Thanks again for reporting the problem here.

We have taken steps to ensure the feature is disabled on the Stable channel for the time being.

We have also fixed the problem ( Issue 117850 ) on Canary.

Thank you szym for your quick action on this issue.

Comment 13 by szym@chromium.org, Apr 1 2013

Would you be able to verify that the issue is fixed in the Canary?
szym, how can I verify it? I manually disabled built-in asynchronous DNS as you recommended it and my Chrome version is still the same (no auto update).
Still facing the issue with Canary Version 28.0.1468.0 on my side with at least Google Appengine, on Mac OS 10.8.3.

With the built-in DNS flag set to default: "Oops! Google Chrome could not connect to localhost:9100"
With the built-in DNS flag set to disabled: works like a charm


Screen Shot 2013-04-08 at 10.19.45 AM.png
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Screen Shot 2013-04-08 at 10.20.33 AM.png
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Screen Shot 2013-04-08 at 10.20.55 AM.png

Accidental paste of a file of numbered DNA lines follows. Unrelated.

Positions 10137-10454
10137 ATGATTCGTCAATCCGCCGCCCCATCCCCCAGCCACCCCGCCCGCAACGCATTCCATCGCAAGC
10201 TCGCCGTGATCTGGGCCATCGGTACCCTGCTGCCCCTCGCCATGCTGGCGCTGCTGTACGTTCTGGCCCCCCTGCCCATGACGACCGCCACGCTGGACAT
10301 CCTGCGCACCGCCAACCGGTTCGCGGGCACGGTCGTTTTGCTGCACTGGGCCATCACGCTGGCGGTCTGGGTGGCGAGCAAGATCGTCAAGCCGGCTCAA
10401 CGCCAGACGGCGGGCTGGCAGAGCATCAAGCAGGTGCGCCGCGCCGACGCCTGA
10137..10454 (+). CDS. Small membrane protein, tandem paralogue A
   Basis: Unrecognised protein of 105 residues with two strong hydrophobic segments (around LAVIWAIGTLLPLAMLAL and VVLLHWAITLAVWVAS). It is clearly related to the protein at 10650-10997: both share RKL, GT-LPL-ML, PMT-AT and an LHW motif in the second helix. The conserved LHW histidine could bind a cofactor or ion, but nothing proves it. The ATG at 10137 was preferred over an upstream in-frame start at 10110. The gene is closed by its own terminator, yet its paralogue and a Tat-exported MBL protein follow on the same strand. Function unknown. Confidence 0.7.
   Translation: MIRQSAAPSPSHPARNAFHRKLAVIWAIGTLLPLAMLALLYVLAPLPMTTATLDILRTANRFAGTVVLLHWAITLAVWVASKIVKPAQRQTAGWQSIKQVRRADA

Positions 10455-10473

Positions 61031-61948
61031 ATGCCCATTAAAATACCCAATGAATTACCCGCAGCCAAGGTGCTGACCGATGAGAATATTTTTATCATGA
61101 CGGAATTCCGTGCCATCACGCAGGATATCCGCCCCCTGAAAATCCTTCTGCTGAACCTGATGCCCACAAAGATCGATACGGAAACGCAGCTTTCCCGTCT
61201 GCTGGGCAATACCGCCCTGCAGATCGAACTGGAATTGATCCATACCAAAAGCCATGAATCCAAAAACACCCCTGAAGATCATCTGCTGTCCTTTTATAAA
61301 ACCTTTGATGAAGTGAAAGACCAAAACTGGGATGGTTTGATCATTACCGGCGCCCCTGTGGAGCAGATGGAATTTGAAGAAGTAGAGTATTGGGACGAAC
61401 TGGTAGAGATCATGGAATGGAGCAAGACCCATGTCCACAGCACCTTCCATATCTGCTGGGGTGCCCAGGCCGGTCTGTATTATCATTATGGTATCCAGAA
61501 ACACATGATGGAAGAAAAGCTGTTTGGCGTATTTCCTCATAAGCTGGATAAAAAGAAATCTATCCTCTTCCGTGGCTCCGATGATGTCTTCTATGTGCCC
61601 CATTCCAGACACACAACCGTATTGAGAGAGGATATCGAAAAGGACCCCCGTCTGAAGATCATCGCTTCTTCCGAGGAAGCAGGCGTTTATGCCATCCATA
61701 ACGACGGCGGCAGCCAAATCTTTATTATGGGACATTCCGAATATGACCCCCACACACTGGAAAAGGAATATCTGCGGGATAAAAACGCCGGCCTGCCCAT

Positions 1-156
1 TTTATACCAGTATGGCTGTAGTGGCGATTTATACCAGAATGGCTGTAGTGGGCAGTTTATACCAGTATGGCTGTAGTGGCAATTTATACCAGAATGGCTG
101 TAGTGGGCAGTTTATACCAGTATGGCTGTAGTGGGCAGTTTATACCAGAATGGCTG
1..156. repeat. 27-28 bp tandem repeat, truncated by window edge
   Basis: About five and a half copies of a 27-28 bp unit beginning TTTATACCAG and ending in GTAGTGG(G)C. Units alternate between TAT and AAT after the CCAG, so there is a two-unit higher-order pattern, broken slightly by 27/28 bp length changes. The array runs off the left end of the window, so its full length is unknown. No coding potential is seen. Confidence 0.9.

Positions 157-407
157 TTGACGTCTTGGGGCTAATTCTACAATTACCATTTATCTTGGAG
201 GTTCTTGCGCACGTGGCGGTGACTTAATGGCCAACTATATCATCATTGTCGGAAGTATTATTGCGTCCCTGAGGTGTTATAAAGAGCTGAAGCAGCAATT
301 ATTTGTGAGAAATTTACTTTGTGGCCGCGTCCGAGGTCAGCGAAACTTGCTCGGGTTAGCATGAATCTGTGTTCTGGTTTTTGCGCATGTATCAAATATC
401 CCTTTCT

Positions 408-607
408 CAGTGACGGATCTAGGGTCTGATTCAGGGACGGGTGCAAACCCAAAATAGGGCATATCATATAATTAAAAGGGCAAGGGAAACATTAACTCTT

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Comment 16 by szym@chromium.org, Apr 8 2013

I cannot reproduce with Google App Engine (works as expected) with Canary 28.0.1469.0.

brieuc.schaff: When this happens, could you run:
netstat -anp tcp | grep LISTEN

It'd help to see what address/port the server is listening on your host. Could you also follow: https://sites.google.com/a/chromium.org/dev/for-testers/providing-network-details 
Yesterday after working all day with App Engine, in the end I was not able to reproduce the issue. 

This morning however, after turning on the computer I can reproduce it again every time with the DNS setting on Default. Not sure this helps.

I've attached the netstat file and the dump from the net-internals tab in Canary. Let me know if you need anything else.


netstat.txt
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net-internals-log.json
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Comment 18 Deleted

I can reproduce this bug on ChromeOS 26.0.1410.57 (Official Build 191765) beta